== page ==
www.crsf.org.uk SPRING 2011

59


group info Camberley Jenny Ingoe Records Secretary 01483 558152 jenny954@btinternet.com High Cross Church, Knoll Road, Camberley Fourth Tuesday of each month at 2pm 22/03/11 AGM 26/04/11 No meeting 24/05/11 Speaker

Edgware & Stanmore Ray Broom Secretary 020 8427 8659 St. Lawrence’s Church Hall, Whitchurch Lane, Edgware Second Monday of each month at 2pm 14/03/11 Our Hats - talk by John & Juliet Winkel 11/04/11 Orkney Islands - a talk with slides by Ivan French 09/05/11 My Life as a Fleet Street Photo Journalist - a talk by Dennis Hart

Enfield Colin Cutler Chairman 020 8363 8379 St. Andrew’s Church Hall, Silver Street, Enfield First Monday of the month at 10am (unless a Bank Holiday when it will be the second Monday) 07/03/11 Madeira - the Country and the Gardens - Film 04/04/11 Memory Teasers - Presentation 09/05/11 Funny Girls - illustrated talk on British Comediennes 30s - 60s

Farnham Barbara Martin Social Secretary 01252 793357 United Reformed Church, South Street, Farnham Fourth Thursday of each month at 10.15am

Hounslow Roy Woods Chairman 020 8230 5533 Montague Hall, 30 Montague Road, Hounslow Second Tuesday of each month 1.30-4.00pm 08/03/11 AGM 12/04/11 Wartime Memories of the 1940s - Jane Short and Johanna Coombes 10/05/11 The Fire and Great Plague of London - Tom Edbrooke (talk with slides)

Kenton (Middlesex) Daphne Radford Secretary 020 8908 4099 dmradford@btinternet.com St. Anselm’s Church Hall, Uppingham Avenue, Stanmore Third Wednesday of the month at 2pm 16/03/11 History of the Women’s Land Army 20/04/11 Jean Cooper, Chief Executive, CSRF 18/05/11 Donkey Sanctuary

Kingston & District John Hobday Secretary 020 8546 5214 Kingston Methodist Church Hall, Avenue Road, Fairfield South, Kingston Third Tuesday of each month at 2pm. For outings programme contact the Secretary. 01/03/11 Lunch at Tony Roma’s at The Rotunda (opposite Kingston Railway Station) 15/03/11 Meeting. Clarus return to show

60

SPRING 2011 www.crsf.org.uk

5/04/11 19/04/11 27/04/11 17/05/11 25/05/11

an audio/visual story of the Graf Zeppelin and other short presentations. Pub Lunch at The Royal Oak, New Malden (bus 213 passes) Meeting. Burial Grounds of London - Mr L Grout (talk with slides) Coach Outing Meeting. Figure Fun - Mrs B James Coach Outing

London - Dulwich & Norwood Victor Johnston Acting Secretary 020 8653 2946 victor@jmail.co.uk Railway Club, Selhurst Station Approach Fourth Tuesday of each month at 10.30am 22/03/11 AGM 26/04/11 Coffee Morning 24/05/11 Bingo

Leatherhead

London - Edmonton

Anne Thomson Secretary 01372 373258 anner. thomson@talktalk.net John Rumble Hall, Fetcham Village Hall, The Street, Fetcham First Friday of each month at 10am (except Mar) 04/03/11 Lunch at Bookham Grange Hotel (in place of cancelled Christmas Lunch) 01/04/11 AGM and Bring & Buy Stall 06/05/11 Memories of Life in Queen Alexandra’s Royal Army Nursing Corps - talk by Liz Viner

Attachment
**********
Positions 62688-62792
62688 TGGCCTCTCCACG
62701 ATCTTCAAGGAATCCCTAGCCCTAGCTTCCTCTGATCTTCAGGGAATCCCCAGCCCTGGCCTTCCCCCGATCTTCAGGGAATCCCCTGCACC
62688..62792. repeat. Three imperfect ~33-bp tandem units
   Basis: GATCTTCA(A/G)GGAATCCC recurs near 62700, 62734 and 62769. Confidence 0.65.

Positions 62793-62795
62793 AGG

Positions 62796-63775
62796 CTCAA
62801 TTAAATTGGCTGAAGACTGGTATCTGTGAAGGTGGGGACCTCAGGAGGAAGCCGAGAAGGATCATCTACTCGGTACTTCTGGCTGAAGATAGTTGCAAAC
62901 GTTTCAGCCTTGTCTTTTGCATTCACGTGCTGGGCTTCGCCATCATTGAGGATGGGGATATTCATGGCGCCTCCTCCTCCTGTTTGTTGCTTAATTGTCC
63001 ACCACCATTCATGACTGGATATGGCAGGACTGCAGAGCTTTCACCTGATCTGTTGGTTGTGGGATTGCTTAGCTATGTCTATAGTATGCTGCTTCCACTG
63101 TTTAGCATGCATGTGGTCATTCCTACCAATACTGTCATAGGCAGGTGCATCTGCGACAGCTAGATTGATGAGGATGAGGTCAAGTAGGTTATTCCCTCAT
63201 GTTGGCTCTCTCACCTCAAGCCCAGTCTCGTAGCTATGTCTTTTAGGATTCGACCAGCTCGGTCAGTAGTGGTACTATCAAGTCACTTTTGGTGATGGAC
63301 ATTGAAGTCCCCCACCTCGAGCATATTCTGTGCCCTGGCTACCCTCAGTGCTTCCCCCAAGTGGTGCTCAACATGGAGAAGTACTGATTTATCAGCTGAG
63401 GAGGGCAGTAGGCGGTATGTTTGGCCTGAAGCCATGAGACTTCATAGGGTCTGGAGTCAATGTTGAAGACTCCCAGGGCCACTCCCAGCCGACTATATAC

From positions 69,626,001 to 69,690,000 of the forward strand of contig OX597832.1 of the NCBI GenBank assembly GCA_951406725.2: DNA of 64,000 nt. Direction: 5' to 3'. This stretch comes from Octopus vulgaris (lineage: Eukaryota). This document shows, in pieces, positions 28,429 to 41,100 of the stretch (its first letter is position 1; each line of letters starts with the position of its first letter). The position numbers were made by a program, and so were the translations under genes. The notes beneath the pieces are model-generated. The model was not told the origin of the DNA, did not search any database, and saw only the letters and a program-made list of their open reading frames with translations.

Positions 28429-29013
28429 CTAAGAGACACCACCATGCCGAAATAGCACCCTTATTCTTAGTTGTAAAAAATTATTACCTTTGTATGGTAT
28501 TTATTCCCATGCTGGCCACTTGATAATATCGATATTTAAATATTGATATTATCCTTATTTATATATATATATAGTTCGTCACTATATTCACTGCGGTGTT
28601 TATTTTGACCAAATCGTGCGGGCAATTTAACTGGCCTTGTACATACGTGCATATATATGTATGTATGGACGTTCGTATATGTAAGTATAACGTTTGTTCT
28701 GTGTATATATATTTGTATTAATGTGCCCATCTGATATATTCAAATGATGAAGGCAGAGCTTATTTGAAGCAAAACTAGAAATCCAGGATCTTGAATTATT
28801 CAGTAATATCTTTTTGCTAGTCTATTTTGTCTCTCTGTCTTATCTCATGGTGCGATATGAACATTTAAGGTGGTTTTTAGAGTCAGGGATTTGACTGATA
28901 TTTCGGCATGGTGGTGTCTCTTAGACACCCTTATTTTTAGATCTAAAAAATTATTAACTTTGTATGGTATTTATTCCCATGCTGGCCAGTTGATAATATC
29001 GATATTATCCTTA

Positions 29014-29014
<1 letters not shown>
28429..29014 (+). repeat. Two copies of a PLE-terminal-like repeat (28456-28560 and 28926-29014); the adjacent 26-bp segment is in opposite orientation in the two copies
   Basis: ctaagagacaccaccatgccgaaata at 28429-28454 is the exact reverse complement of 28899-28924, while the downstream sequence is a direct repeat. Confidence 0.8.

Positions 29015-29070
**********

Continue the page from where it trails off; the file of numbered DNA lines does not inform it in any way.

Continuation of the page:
Mrs Sheila Lamonte Chairperson 020 8886 7873 St. Aldhelms Church Hall, Windmill Road, London N18 Third Monday of each month from 10am - 12 noon 21/03/11 Songs and Memories by Simon Gilburt 18/04/11 U3A Singing for Fun (and us) 16/05/11 Plant and Bring & Buy Sale

London - Abbey Wood SE1,SE2,SE7,SE10,SE18 Miss Ivy Burns Secretary 020 8310 1268 Abbey Wood Community Centre, Knee Hill, Abbey Wood First & third Thursday of each month at 1.15 3.15pm 03/03/11 Entertainment (TBC) 17/03/11 Bingo 07/04/11 Quiz 21/04/11 Hot Cross Buns 05/05/11 Handbells - talk by Sandra Winter 19/05/11 TBA

London - Catford & Lewisham Peter Maple Secretary 020 8699 2002 St. Laurence Church Hall, Bromley Road, Catford Second Tuesday of the month at 10am 08/03/11 Coffee Morning and Speaker 12/04/11 Coffee Morning and Activity (TBA) 10/05/11 Coffee Morning and Speaker

London - Central London EC1, EC2, WC1, WC2 & W1 Mr D O’Callaghan Secretary 020 7373 3756 Civil Service Club, 13-15 Great Scotland Yard, London Second Wednesday of each month at 2pm

London - Chiswick W4, W6 & W12 Helen Barron Chairman 020 8748 2486 Scouthaven, Wilson Walk (passage between Stamford Brook Underground Station and Prebend Gardens) Fourth Friday of each month at 2pm

London - Clapham SW4 & SW11 Miss M Farley Secretary 020 8870 7361 Staff Restaurant 4th Floor, PCS Headquarters, 160 Falcon Road, Clapham Junction First Thursday of each month at 10.15am

London - Eltham Phyllis Duignan Chair 020 8265 0810 United Reformed Church,Sherard Hall, Court Road, Eltham Fourth Thursday of each month at 10am - 12 noon 10/03/11 Coach Outing to Pole Hill 17/03/11 Outing to Bromley Theatre to see Swan Lake on Ice 24/03/11 Coffee Morning followed by talk - Wicked Women 21/04/11 Coach Outing to Biddenden Vineyard (guided tour and lunch) 28/04/11 Coffee Morning followed by talk - Hop Pickers Revisited 19/05/11 Coach Outing to Secret Garden of Sandwich with tour, tea and cake 26/05/11 Coffee Morning followed by talk - The Crystal Palace Tragic Happenings

London - Fulham SW5, SW6 & SW10 Mrs Grace Phillipson Chairman Waterford House, Waterford Road, Fulham First Wednesday of the month at 10.15am. Please contact Fellowship Office (020 8691 7411) for further details.

London - Harrow Road W2, W9 & W10 Mr D O’Callaghan Secretary 020 7373 3756 Moberley Education & Sports Centre, Kilburn Lane, London Second Tuesday of each month at 10am

London - Hendon Harry Hunt Secretary 020 8202 7647 gracefoxtrot@hotmail.com Various venues each month for lunch - phone Secretary for details First Thursday of every month at 12.30pm